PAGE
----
Police apologize to UK Catholic arrested for praying silently outside abortion centre

Police apologize to UK Catholic arrested for praying silently outside abortion centre

Following a six-month investigation, West Midlands Police have confirmed that they will not bring charges against Isabel Vaughan-Spruce, issuing an apology for the length of time to reach the decision not to prosecute her for silent prayer.

The charitable volunteer was arrested for praying in a “buffer zone” surrounding an abortion facility on Station Road, Birmingham, on March 6. The censorship zone, introduced by local authorities via a “Public Spaces Protection Order,” bans prayer, amongst other activities considered to constitute protest against abortion.

The arrest caught worldwide attention in a viral video, in which police accused Vaughan-Spruce of committing an offence by silently praying in her own mind: “you’ve said you’ve been engaging in prayer, which is the offence”.

“This isn’t 1984, but 2023 – I should never have been arrested or investigated simply for the thoughts I held in my own mind. Silent prayer is never criminal. I welcome West Midland Police’s decision to end their investigation and their apology for the time it took to do so, but it’s important to highlight the extremely harmful implications of this ordeal not just for myself, but for everyone concerned with fundamental freedoms in the UK. What happened to me signals to others that they too could face arrest, interrogation, investigation, and potential prosecution if caught exercising their basic freedom of thought,” commented Isabel Vaughan-Spruce upon receiving the apology from West Midlands Police.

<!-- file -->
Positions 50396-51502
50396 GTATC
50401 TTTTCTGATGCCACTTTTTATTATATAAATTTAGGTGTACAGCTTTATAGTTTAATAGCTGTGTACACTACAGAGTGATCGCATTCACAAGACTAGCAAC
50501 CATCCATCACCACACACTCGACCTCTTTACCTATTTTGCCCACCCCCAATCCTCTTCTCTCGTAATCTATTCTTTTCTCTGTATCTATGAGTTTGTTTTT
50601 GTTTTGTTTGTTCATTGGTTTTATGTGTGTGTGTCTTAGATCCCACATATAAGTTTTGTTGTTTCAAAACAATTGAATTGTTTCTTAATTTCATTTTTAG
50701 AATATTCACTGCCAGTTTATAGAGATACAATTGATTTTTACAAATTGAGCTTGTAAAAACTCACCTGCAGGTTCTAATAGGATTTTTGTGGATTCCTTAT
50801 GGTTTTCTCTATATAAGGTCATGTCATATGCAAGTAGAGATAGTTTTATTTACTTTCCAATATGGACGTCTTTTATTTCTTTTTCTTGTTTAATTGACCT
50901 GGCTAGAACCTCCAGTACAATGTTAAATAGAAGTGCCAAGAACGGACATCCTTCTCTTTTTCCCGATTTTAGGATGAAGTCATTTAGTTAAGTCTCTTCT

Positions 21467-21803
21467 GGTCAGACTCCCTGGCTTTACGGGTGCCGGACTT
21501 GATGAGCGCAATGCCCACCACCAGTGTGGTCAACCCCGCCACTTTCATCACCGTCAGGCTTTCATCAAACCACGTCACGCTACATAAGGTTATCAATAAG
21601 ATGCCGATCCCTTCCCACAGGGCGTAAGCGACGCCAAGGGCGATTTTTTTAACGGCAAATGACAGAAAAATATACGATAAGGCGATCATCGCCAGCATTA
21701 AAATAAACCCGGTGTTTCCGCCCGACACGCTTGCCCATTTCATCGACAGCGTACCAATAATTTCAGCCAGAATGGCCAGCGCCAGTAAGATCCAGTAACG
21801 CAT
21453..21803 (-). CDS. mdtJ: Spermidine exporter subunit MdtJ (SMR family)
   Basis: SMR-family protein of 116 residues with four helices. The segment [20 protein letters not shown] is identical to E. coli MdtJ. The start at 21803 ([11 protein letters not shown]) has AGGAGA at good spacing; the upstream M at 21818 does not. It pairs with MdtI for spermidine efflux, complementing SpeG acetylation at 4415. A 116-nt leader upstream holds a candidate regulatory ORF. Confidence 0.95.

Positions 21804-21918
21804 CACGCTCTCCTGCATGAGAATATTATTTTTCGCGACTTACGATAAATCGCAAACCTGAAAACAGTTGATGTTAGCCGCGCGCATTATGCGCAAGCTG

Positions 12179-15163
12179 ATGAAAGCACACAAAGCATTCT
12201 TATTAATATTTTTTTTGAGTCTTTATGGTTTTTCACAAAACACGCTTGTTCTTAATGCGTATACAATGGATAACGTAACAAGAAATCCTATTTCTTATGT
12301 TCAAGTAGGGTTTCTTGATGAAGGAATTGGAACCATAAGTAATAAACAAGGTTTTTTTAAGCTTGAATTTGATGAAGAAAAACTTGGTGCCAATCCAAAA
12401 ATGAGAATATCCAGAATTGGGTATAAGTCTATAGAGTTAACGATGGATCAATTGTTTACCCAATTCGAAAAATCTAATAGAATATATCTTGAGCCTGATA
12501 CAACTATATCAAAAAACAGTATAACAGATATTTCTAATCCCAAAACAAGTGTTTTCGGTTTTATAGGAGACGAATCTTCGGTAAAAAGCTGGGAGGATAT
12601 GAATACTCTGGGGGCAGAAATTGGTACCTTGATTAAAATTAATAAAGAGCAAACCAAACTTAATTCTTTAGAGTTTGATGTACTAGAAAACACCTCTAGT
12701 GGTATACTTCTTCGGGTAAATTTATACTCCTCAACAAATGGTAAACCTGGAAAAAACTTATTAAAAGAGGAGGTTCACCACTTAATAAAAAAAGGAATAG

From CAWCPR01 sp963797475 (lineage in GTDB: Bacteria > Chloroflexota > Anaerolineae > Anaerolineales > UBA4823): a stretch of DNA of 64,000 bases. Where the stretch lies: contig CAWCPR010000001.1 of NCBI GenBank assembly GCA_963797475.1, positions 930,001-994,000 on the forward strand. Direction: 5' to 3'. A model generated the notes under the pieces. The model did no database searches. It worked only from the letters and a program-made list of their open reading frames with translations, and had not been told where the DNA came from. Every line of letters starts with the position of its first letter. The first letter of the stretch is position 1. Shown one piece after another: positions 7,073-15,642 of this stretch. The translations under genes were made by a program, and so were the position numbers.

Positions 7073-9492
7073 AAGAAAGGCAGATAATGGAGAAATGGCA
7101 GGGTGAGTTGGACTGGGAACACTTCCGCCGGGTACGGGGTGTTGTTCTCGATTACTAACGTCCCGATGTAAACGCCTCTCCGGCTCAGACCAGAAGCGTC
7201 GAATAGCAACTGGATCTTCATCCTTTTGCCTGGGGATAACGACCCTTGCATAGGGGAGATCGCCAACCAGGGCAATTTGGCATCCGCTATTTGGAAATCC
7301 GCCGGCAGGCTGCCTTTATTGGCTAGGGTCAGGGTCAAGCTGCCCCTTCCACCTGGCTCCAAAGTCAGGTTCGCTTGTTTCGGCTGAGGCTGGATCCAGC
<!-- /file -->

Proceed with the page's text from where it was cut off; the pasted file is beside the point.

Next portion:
“Now that authorities have twice settled on the conclusion that silent prayer is not a crime – a conclusion also reached by the Home Secretary last week – I am thankful to resume my practice of praying silently for women in crisis pregnancies,” continued Vaughan-Spruce.

Government to rollout “buffer zones”

The decision from the police not to prosecute Vaughan-Spruce for her silent prayer comes amidst pending government plans to implement similar censorial “buffer zones” around abortion facilities across the country. The Public Order Act, which passed through Parliament in May 2023, would prohibit “influence” in an area of 150m around abortion facilities. Free speech advocates have raised concerns that such vague terminology will criminalise not only harassment, but peaceful conversations, leafleting, and prayer. An amendment to explicitly protect silent prayer and consensual conversations within the censorship zones was proposed by Andrew Lewer MP, but failed to pass after a vote of 116 to 299.

On September 2, Home Secretary Suella Braverman published an open letter, directing police to avoid politicised policing. The letter clarifies “silent prayer, within itself, is not unlawful” and that, “holding lawful opinions, even if those opinions may offend others, is not a criminal offence.” 4 in 10 Brits believe police are more interested in ‘wokeness’ than catching criminals, according to a survey carried out by Public First.

“The arduous process of this criminal ordeal has been the punishment for Isabel. Moreover, her story has put the world on notice that fundamental freedoms are vulnerable in the UK,” commented Jeremiah Igunnubole, legal counsel for ADF UK, who supported Vaughan-Spruce’s legal defence.

“There is now an urgent need for legal changes to stem the tide of policing by politics. We hope the decision from West Midlands Police that they will not prosecute free thought, alongside the Home Secretary’s public commitment to protecting silent prayer, will be reflected in legislation, guidance, and practice,” added Igunnubole.